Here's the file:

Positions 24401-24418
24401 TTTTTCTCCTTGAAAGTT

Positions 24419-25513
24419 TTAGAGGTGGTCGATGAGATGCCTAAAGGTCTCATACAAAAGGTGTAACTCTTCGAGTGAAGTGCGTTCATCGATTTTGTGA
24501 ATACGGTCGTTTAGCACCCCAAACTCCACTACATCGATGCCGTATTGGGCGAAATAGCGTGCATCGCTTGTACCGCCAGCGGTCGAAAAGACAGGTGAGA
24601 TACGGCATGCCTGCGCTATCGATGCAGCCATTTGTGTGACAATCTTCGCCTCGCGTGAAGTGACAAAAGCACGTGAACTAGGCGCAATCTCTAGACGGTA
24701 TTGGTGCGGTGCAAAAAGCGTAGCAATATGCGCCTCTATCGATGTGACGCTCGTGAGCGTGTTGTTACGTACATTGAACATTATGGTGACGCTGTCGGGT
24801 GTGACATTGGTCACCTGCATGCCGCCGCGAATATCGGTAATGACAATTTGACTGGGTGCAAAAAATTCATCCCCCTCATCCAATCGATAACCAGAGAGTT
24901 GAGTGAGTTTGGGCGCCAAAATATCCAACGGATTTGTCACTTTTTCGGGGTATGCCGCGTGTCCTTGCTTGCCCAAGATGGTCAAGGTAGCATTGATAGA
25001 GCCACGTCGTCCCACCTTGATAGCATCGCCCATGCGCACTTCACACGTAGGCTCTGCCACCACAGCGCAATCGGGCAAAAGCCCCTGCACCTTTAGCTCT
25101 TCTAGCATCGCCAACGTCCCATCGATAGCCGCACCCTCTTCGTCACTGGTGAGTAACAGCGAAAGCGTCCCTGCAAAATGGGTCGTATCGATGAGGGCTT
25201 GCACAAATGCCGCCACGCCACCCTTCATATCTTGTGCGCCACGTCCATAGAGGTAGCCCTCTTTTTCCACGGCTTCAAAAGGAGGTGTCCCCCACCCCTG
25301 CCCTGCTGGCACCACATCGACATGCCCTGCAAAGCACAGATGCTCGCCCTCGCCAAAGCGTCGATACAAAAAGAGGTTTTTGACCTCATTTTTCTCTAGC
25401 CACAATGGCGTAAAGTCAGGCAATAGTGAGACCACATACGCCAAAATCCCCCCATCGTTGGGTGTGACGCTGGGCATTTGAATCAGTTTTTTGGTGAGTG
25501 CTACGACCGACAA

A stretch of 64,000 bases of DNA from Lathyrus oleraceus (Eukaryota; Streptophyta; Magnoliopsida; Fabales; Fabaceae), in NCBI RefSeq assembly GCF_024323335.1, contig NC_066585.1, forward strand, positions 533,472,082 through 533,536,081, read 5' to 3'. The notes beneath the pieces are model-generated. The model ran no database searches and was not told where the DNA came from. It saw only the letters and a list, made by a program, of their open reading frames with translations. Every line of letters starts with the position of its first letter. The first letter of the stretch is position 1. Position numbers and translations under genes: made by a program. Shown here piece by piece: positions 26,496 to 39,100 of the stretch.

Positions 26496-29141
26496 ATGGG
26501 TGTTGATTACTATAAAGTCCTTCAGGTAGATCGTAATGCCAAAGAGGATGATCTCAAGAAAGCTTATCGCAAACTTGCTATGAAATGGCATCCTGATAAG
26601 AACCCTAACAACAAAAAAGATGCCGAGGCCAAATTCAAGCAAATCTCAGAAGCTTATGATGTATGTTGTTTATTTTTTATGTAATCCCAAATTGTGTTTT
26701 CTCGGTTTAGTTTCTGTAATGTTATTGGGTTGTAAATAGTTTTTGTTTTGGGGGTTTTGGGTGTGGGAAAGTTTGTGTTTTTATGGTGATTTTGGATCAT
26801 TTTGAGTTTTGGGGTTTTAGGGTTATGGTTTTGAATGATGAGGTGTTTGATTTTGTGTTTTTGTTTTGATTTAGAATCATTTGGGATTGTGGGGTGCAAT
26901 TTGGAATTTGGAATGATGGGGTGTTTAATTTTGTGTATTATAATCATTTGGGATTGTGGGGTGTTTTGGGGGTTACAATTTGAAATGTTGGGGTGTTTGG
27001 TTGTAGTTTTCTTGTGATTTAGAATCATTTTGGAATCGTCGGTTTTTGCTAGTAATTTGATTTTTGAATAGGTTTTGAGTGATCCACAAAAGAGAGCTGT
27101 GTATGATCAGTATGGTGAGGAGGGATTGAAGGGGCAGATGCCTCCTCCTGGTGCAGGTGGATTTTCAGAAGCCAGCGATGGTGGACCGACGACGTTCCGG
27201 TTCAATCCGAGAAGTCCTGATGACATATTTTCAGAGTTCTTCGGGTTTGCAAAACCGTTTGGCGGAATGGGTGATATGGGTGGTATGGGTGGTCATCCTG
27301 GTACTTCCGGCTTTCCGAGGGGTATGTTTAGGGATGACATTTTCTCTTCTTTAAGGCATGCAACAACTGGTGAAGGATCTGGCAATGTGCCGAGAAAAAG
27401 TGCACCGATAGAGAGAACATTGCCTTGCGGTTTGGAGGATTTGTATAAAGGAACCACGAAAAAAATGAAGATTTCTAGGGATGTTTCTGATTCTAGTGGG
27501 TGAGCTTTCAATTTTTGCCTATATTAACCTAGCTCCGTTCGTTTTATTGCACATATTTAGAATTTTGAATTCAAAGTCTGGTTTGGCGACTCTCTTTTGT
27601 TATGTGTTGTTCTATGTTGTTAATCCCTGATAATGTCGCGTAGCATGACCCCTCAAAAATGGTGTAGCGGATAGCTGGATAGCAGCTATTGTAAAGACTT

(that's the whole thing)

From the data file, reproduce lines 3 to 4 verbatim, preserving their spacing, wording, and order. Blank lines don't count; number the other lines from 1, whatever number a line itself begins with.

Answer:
Positions 24419-25513
24419 TTAGAGGTGGTCGATGAGATGCCTAAAGGTCTCATACAAAAGGTGTAACTCTTCGAGTGAAGTGCGTTCATCGATTTTGTGA